My mother raised 4 kids and didn't have time to develop her natural abilities for art. Her keen artistic eye can now be seen as she transforms a flatland into an oasis with rolling hills, boulders, redwoods and other trees and plants perfectly placed. She has a breathtaking decorative ability in the home as well. Many a time growing up I'd catch her doodling a horse or flower basket as she was talking on the phone.

If mom were to take up sculpting, I believe that she would find herself moving the clay to achieve the mood of her heart like she does with landscaping etc, etc. . She would advance far quicker than the average student with no talent. She would in the end achieve fine art whereas the talentless student would not.

Hard work and dedication can get you a form of art but not art that captures something you can't explain but it draws you in. That takes an eye that can not be taught. Skill can be learned through hard work but never achieving the artistic eye.

In the end, talent will lay as a seed in your soul and never grow if not applied passionately to that which it desires. If applied, will surpass all. (of course!)
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  #7  
Old 02-24-2006, 08:24 PM
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Re: Natural talent vs. hard work and dedication

Quote:
Originally Posted by GWayne
The question/topic was posted to encourage a meaningful and intelligent dialogue, not to elicit dismissive statements.
It is not my habit to make flippant comments. There are good reasons why I say it is a wrong question.

Separating natural talents from hard work and dedication is something lazy art students and learners would give as excuses. Also this is sometimes used by art teachers and senior artists to give an inferiority complex to newcomers that they just do not have the natural talent.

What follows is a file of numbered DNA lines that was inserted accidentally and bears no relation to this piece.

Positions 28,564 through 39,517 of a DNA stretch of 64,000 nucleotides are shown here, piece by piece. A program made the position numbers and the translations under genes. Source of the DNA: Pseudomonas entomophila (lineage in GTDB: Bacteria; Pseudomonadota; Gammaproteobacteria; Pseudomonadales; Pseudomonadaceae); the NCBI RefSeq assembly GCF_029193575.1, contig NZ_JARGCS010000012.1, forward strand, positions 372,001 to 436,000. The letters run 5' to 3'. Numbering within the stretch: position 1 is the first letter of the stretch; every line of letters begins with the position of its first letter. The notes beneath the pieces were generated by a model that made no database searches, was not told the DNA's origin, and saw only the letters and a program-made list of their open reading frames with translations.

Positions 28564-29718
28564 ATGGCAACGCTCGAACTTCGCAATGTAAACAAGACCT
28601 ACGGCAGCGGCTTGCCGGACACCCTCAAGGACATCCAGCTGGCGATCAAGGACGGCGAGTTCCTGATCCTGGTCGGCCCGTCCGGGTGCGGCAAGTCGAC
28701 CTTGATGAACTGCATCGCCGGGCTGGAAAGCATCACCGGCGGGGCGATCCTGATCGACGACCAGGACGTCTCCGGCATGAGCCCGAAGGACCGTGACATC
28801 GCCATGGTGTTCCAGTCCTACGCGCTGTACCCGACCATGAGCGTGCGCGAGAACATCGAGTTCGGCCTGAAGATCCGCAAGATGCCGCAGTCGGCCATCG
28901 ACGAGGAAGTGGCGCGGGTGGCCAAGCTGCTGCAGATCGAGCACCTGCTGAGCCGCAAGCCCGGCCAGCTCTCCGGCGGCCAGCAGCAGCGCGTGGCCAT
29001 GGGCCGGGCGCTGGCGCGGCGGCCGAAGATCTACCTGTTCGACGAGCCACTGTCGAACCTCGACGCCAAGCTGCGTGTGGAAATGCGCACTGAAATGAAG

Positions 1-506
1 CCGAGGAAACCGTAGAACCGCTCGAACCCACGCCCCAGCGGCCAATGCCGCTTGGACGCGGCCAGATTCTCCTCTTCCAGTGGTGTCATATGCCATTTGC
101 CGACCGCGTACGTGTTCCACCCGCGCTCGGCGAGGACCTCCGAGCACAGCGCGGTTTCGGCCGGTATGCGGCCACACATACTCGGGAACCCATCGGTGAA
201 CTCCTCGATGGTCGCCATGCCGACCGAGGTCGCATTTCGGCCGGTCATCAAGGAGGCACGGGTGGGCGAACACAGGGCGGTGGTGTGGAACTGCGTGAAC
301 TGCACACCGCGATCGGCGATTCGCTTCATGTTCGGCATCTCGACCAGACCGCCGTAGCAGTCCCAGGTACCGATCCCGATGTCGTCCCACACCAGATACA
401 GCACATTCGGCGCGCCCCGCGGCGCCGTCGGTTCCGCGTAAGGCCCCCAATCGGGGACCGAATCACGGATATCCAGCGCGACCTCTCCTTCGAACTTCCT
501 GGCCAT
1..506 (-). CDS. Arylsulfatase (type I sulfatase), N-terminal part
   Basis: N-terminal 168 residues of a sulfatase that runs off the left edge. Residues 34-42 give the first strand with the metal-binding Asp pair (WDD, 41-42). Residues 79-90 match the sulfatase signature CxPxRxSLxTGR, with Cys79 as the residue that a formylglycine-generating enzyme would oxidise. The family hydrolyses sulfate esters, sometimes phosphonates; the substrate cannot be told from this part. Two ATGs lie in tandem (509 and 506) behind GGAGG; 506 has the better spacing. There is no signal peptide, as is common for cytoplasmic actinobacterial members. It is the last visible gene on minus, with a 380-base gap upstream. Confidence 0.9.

Talent for art can be cultivated, or nutured. Actually the key ingredient is a passion for it. And this is under our control. Inborn natural talent is something we cannot do anything about.
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Old 02-24-2006, 08:57 PM
arcdawg arcdawg is offline
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Re: Natural talent vs. hard work and dedication

Quote:
Originally Posted by Merlion
My response is that it is a wrong question. To be a really good sculptor, all three are necessary, plus one more, passion.

took the words right off my keyboard

I know a bunch of people that have plenty of talent but the hard work ethic isnt there so they end up wasting their talent.....

I might not ever become a KNOWN artist but its rewarding to me to have people come up to me and go wow thats cool !!! LOTS OF MUNNY WOULD HELP THOUGH

dawg
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  #9  
Old 02-24-2006, 11:56 PM
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Wink Re: Natural talent vs. hard work and dedication

Merlion,

If we’re talking about a short race, I think talent would win. But if we’re talking about a marathon, I would say it would have to be a draw–lol!
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  #10  
Old 02-25-2006, 08:15 AM
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Re: Natural talent vs. hard work and dedication

I agree with Merlion,the question is a little akward.You can not be succesful because you have talent,or just work hard,you have to combine all three,throw in that passion for creating,and bingo everybody wins the race.I was far from the most talentet artist at are art school,but I had the drive and passion to take it further than the gifted artist that were to slack or intreverted to deal with thr reality of the art business.Talents a good start, but it only gets you to the foot of the mountain,still got to clime it though,and that takes work and dedication to push yourself mentaly and physically to the edge and the top....IA
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  #11  
Old 02-25-2006, 12:39 PM
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GWayne GWayne is offline
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Re: Natural talent vs. hard work and dedication